"Life offers up these moments of joy despite everything..." — Sally Rooney, Normal People
The chocolate chunk shortbread is worth the cover price alone. Especially if you can convince someone else to make them for you.
The apocalypse begins in 2011, but maybe we've been living through it for longer. The Shen Fever pandemic turns people into zombies doomed to repeat their daily tasks til they die = a subtle distinction from our current lives, Ling Ma argues. Severance is a eulogy (read: love letter) for half-loved lives and half-lived selves. Protagonist Candace straddles identities in an indifferent America, a Chinese family navigating the jabs of displacement, a New York that isn't so much sanitized as its hostilities are morphed, an information economy that produces fraught global connections between people who are skilled, but who among us are survive-an-apocalypse skilled? Ling Ma revives '90s global-consumerist satire and, detouring it through messy North Brooklyn parties and romance, collides it with Contagion. Grab a facemask and dive in.
For anyone who cares about summer, the experience of being old, the experience of being young, or the seasonal cadences of a small Scandinavian island, this book is utterly sublime.
This book deserves every good thing that can be said about it. I have little to add but hope by putting it here, you'll remember that, oh yeah, you totally have wanted to read/re-read Dune. If you need a push, remember there are mile-long, razor-toothed sandworms and desert warriors badass enough to ride them.
Here is a book about trees: their root systems, their destruction, and our absolute unimportance in the face of their ancientness. The Overstory - Richard Powers' magnum opus - is a tangled epic, spanning a century of poorly-lived life in America, proof that the best writing you're likely to read in this era of immanent environmental apocalypse is going to be about, say, trees. Since I finished The Overstory I have looked at the world in an entirely different way, and I can't remember the last time a book has done that to me.
Reading this novel felt like playing a long, consuming game of bridge played for actual diamonds. Profound, mysterious, calculating and haunting.
A more accurate title for this book might be: "How To Reconsider What It Means To Do Something." Far from advocating inaction, Odell makes an extremely convincing and quite profound case, using an omnivorous mix of philosophy, art history, and good old rumination, that we should start paying attention to what we pay attention to, and to how that attention shapes, and limits, the scopes of our lives. Reading this book, I began to notice how I interact with the bodies around me—bird, tree, human, creek, neighborhood—and how paying them fuller attention might make me a better person, both happier and more truly alive.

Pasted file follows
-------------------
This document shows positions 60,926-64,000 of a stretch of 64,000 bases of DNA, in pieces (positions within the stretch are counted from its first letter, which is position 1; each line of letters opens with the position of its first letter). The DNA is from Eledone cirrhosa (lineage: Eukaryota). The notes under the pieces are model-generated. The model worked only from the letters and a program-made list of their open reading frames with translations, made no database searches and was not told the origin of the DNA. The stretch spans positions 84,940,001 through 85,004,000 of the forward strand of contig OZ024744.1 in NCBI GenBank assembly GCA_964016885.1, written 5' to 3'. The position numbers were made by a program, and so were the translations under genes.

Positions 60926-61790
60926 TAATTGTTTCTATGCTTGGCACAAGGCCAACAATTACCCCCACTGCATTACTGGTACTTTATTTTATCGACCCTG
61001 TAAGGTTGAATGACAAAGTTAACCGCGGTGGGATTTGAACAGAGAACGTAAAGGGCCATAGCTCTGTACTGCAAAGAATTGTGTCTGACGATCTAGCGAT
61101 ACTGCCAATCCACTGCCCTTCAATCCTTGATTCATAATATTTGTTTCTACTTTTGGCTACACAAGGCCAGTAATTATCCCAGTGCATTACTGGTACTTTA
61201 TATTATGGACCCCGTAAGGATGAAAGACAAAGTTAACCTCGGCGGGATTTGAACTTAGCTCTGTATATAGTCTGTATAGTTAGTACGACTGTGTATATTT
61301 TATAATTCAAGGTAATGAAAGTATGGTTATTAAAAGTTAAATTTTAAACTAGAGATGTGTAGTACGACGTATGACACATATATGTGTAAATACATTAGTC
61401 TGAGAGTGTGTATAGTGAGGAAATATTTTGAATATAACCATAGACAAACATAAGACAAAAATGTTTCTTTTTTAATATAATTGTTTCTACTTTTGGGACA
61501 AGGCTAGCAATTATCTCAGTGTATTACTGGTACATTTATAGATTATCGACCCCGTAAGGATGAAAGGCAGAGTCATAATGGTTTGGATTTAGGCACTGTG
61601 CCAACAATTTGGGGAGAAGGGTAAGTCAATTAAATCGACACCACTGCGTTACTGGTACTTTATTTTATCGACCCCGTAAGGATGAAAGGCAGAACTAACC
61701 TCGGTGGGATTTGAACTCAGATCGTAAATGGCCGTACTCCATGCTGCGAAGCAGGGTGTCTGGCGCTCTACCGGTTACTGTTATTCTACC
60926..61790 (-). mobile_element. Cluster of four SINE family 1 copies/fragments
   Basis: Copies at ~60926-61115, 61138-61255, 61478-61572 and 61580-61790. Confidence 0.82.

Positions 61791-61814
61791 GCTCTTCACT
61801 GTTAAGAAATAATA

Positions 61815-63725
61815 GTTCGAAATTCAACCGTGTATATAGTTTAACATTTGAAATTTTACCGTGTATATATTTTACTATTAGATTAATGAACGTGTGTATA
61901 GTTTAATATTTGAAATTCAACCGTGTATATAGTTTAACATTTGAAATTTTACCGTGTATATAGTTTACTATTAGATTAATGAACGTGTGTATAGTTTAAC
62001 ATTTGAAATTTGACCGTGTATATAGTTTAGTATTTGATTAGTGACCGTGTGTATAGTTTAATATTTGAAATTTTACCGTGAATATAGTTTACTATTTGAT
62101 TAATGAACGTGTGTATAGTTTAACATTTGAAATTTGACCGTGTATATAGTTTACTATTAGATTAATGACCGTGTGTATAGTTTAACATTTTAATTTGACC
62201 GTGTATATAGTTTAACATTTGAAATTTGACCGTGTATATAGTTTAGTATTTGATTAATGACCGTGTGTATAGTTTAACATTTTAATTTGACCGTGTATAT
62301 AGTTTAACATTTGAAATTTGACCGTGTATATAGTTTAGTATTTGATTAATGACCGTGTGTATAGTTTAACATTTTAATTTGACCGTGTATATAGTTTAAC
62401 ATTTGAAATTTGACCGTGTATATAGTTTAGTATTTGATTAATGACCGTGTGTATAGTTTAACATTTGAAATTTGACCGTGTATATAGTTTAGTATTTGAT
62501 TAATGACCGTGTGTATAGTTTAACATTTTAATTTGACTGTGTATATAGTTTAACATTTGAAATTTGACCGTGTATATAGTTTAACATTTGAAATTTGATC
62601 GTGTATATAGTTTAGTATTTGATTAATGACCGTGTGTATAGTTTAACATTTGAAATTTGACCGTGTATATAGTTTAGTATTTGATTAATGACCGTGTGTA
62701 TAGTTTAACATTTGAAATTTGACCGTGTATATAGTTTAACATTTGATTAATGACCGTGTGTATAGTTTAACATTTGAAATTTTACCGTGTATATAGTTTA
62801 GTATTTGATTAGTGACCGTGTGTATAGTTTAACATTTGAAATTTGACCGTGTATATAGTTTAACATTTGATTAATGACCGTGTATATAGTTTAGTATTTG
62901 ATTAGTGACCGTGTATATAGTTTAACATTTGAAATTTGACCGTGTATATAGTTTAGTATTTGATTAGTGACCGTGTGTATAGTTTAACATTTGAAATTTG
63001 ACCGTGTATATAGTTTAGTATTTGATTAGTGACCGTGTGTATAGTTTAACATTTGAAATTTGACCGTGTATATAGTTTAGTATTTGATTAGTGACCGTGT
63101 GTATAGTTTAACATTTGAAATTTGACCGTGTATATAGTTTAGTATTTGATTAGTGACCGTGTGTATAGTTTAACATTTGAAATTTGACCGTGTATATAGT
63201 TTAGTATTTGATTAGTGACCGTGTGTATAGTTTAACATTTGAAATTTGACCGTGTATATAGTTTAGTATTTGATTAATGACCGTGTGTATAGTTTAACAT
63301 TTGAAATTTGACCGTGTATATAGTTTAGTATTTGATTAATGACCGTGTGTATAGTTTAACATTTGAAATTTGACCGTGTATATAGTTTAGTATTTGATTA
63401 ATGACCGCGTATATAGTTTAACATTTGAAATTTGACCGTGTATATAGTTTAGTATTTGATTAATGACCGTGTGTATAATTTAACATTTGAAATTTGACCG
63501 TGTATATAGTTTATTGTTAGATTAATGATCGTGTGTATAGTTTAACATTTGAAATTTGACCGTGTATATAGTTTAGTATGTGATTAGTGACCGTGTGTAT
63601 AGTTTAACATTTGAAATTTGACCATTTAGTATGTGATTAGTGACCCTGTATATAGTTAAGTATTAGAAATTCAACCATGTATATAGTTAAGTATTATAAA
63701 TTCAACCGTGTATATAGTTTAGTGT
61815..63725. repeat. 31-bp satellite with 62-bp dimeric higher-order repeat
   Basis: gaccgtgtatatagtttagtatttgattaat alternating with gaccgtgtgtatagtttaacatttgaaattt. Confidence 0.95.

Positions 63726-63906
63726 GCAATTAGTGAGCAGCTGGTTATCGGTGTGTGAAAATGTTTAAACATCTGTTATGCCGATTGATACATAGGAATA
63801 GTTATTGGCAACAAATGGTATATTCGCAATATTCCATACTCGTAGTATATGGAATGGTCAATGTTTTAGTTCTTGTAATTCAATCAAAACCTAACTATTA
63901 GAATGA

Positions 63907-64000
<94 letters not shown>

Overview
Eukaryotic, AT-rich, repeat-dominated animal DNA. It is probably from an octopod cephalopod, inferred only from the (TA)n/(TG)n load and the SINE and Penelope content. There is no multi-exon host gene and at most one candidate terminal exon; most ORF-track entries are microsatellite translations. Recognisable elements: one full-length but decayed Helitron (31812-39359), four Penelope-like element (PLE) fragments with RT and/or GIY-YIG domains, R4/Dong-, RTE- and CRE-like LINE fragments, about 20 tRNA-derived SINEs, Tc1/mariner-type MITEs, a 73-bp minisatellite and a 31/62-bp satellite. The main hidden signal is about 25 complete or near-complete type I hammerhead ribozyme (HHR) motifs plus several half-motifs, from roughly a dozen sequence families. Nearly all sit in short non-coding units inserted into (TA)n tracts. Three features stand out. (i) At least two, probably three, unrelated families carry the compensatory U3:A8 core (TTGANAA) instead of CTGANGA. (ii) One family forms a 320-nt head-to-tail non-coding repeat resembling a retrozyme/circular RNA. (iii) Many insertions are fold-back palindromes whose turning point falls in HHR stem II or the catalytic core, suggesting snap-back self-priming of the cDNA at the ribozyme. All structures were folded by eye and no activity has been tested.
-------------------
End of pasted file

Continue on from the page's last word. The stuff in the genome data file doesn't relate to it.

I both love and hate Ng's omniscient narrator, who provides all the details we want as readers but without offering the characters the samecourtesy. It is deeply frustrating, as you root for characters, to watchthem make decisions with only some of the information, and then observe all of the fallout. But, it's so deeply frustrating because she so effortlessly pulls you in to the incredibly well-developed stories of her characters. I felt all the feelings through this one. A pointed and poignant commentary on race, progressivism, and family dynamics.
Set in Naples, this is a fearsome, ferocious set of novels, brimming with life -- all its love and triumphs, its violence and disappointments.
A brilliant book, and unputdownable. Milkman, which won the 2018 Booker Prize, is a novel about a young girl in a nonspecific war-torn place, although the non-specificity of proper nouns is part of the menacing ambiguity of what is obviously 1970's Belfast, peak-Troubles. The girl, who crosses paths with a member of the IRA, is a case study in the formlessness and fury of young girlhood, but it is also a novel that delivers you a world fully formed, lyrically dense, and funnier than anyone would lead you to believe. Rarely do I think books that win big awards are deserving of them. Milkman is.
Just different enough from our current upheaval to offer escape, yet familiar enough to rally hope.
This is the first book to successfully increase my chill. Pick it up if you need an alternative to the nightmare/labyrinth/fugue state/series of disappointments you're stumbling through now. Bonus: Watts' writing is friendly, funny, and often beautiful.
Don't judge The Idiot on its plot. A bookish teen starts at Harvard in 1995, develops a crush, goes to teach English abroad, and stumbles her way through introductory Russian and the Sapir-Whorf hypothesis. These are ostensibly the ingredients of a lesser novel. But they are transformed by the quality of Batuman's writing: her lol-funny dialogue, her uncanny observations (a public toilet emits a "death roar," "just biting" into a croissant "made you feel cared for"), and most of all her infectious and wise affection for all her imperfect characters. The Russian whom Batuman most recalls isn't Dostoevsky (of her title) but the much funnier, wilier Babel.